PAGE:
THE COLOURFUL HISTORY OF YUCATAN

There are so many stories and myths surrounding the Maya Mexicans who are the indigenous people in Yucatan. They were blood thirsty warriors, had mystical religious ceremonies involving human offerings yet they also developed an advanced understanding of astronomy, a complicated set of calendars and hieroglyphic writing.

The Spanish conquistadores arrived in the early 1500s to colonise and hunt for golden treasures for the Queen of Spain. When after a few attempts, they finally conquered the land, they built European-style towns and set out to convert the Mexicans to christianity. Part of their legacy to us today are some beautiful colonial towns and churches. Travelling around Yucatan gives you a fascinating insight into the history of both these cultures which are now interwoven.

Valladolid, a charming colourful town about 150km inland from Cancun, is a great starting point from which to explore. It was built by the Spanish in the mid-1500s and follows the classical lay-out of a central square surrounded by grand arched buildings and the cathedral. The centre has been carefully maintained and houses painted in pretty pastel colours line the cobblestoned streets. We enjoyed exploring the market, the underground cenotes and just sitting at a cafe on the square with a cold beer watching life as it is in Mexico.

Another highlight is Casa de los Venados, a beautifully restored mansion which houses a private collection of more than 3000 pieces of Mexican folk art (and the painted dome ceiling in the photo below). Having seen too many candy coloured skulls, skeletons and images of Frida Kahlo in souvenir shops, it gave us more appreciation to see these same symbols in a different context. Also, you should make sure to drive to Uayma, a tiny village nearby with the most unexpectedly amazing church!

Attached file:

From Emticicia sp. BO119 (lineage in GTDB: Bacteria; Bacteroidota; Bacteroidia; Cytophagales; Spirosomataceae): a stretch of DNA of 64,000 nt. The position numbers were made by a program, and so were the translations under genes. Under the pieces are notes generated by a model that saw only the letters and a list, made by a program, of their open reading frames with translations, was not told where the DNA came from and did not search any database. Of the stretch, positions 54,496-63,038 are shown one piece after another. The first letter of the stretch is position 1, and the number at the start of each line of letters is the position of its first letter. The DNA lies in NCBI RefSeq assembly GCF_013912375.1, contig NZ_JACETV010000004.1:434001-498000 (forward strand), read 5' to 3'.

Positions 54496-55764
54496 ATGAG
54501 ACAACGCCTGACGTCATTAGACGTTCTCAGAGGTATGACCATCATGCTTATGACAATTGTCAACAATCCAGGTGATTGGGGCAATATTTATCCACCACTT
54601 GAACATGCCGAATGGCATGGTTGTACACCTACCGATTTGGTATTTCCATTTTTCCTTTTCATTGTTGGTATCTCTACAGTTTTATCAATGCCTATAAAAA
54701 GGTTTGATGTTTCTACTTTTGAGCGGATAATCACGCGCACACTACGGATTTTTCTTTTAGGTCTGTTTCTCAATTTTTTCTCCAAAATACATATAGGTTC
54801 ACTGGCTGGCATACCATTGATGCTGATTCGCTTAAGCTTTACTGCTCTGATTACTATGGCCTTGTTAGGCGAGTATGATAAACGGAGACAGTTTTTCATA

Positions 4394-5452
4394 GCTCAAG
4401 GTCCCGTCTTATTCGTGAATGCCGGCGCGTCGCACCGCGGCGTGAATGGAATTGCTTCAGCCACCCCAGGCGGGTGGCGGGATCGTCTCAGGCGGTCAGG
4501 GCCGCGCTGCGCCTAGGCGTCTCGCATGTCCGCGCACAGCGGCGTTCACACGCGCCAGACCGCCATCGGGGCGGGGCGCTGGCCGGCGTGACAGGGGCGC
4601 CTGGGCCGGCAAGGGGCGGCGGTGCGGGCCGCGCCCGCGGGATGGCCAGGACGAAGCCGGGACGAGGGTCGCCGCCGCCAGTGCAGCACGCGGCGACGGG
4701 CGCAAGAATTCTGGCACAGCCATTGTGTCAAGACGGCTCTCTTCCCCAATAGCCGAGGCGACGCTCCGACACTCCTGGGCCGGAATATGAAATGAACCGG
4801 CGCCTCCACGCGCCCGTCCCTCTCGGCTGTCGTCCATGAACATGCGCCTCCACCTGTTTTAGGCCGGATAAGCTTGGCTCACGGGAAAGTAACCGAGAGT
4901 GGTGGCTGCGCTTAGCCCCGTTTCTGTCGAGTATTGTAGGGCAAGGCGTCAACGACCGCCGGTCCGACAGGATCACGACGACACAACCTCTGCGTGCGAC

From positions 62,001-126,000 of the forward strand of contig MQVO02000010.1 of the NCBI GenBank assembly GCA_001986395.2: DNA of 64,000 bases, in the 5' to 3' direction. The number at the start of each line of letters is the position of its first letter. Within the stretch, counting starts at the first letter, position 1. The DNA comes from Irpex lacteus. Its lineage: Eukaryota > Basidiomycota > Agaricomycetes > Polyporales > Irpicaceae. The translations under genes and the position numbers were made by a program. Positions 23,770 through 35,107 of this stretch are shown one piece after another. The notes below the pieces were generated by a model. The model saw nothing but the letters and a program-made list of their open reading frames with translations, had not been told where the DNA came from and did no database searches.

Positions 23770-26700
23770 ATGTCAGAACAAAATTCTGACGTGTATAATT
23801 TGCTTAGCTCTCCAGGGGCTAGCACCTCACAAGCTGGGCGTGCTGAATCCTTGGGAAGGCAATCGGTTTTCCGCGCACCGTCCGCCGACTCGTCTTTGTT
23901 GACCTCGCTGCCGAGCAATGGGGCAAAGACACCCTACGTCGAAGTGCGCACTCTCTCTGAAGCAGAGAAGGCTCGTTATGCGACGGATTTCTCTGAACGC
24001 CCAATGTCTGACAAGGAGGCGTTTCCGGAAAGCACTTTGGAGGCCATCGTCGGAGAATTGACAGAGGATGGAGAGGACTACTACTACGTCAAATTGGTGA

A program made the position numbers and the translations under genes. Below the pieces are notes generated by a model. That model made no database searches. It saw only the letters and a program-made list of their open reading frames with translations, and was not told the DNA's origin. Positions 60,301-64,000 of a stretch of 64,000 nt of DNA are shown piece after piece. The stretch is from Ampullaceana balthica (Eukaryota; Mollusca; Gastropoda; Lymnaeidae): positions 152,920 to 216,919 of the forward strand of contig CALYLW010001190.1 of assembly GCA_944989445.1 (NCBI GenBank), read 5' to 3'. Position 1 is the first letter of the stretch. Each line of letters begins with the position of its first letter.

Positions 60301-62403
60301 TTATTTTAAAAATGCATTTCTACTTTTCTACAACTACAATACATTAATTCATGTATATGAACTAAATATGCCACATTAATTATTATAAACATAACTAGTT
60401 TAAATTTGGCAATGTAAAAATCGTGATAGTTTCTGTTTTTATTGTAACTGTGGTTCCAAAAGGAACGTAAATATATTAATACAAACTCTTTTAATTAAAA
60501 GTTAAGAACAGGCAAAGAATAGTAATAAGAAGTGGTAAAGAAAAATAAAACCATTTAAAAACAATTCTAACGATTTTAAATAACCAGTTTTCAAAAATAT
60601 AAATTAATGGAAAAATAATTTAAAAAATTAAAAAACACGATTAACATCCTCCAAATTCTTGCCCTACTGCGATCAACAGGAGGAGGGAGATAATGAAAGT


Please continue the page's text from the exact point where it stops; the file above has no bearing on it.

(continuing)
Izamal, 100 km further west, is known as the Yellow City for reasons that are immediately obvious. We had never seen such a striking town, it's tiny and like Valladolid not overly commercial. It was a major centre for worship back in Mayan times with a dozen pyramids devoted to specific gods. Four pyramids still stand in the centre of town - on our first evening we stumbled across the largest which is located only a couple of blocks from the main square and it was pretty surreal climbing this large structure which belongs to another time and place.

When the Spanish arrived they built a new town on top of the old and as if to counteract the fact that it was already a strong religious centre, they built an enormous Franciscan monastery on top of a partly deconstructed pyramid. The monastery has the biggest open atrium outside of The Vatican and was visited by Pope John Paul II in 1993, a big event for this tiny town.

Chichen Itza which is the biggest tourist attraction in the area is located between the two towns. At the height of the Maya civilisation in 250-950AC this was one of the most important cities. The site gets busy but the structures are truly amazing. The pyramids were built to symbolise Witzob, the mountain where the Maya gods lived and are full of symbolism, particularly with reference to the Mayan calendar eg the number of steps on the main pyramid add up to the 365 days of the solar year. Human sacrifices were not actually carried out on the top of the pyramids as we thought but on a different temple. The ancient ballgame pok-a-tok played an important role seemingly used both as recreation, as part of rituals and to settle conflicts. Murals at the ball court at Chichen Itza, which is the largest in Central America, shows decapitation of ball players although we never completely understood if it was the captain of the winning or loosing team who was most likely to loose his head, either as an honour and a chance to achieve eternal life or because of the shame of loosing. The heads of those sacrificed were then displayed on a platform that was decorated with several rows of skull carvings.

Travelling around Yucatan is like a window back in time to several different periods and even the current modern life is very different to ours. One of the myths is that the Mayas disappeared after they fell from power however they never left and in many of the smaller towns like Izamal, people still speak Maya, not Spanish, as their main language and live a simple traditional life. We absolutely loved our time in this part of Mexico and that it's very easily accessible is only a bonus. The area can be explored by car in 4-5 days although there is plenty more to see if you have the time.


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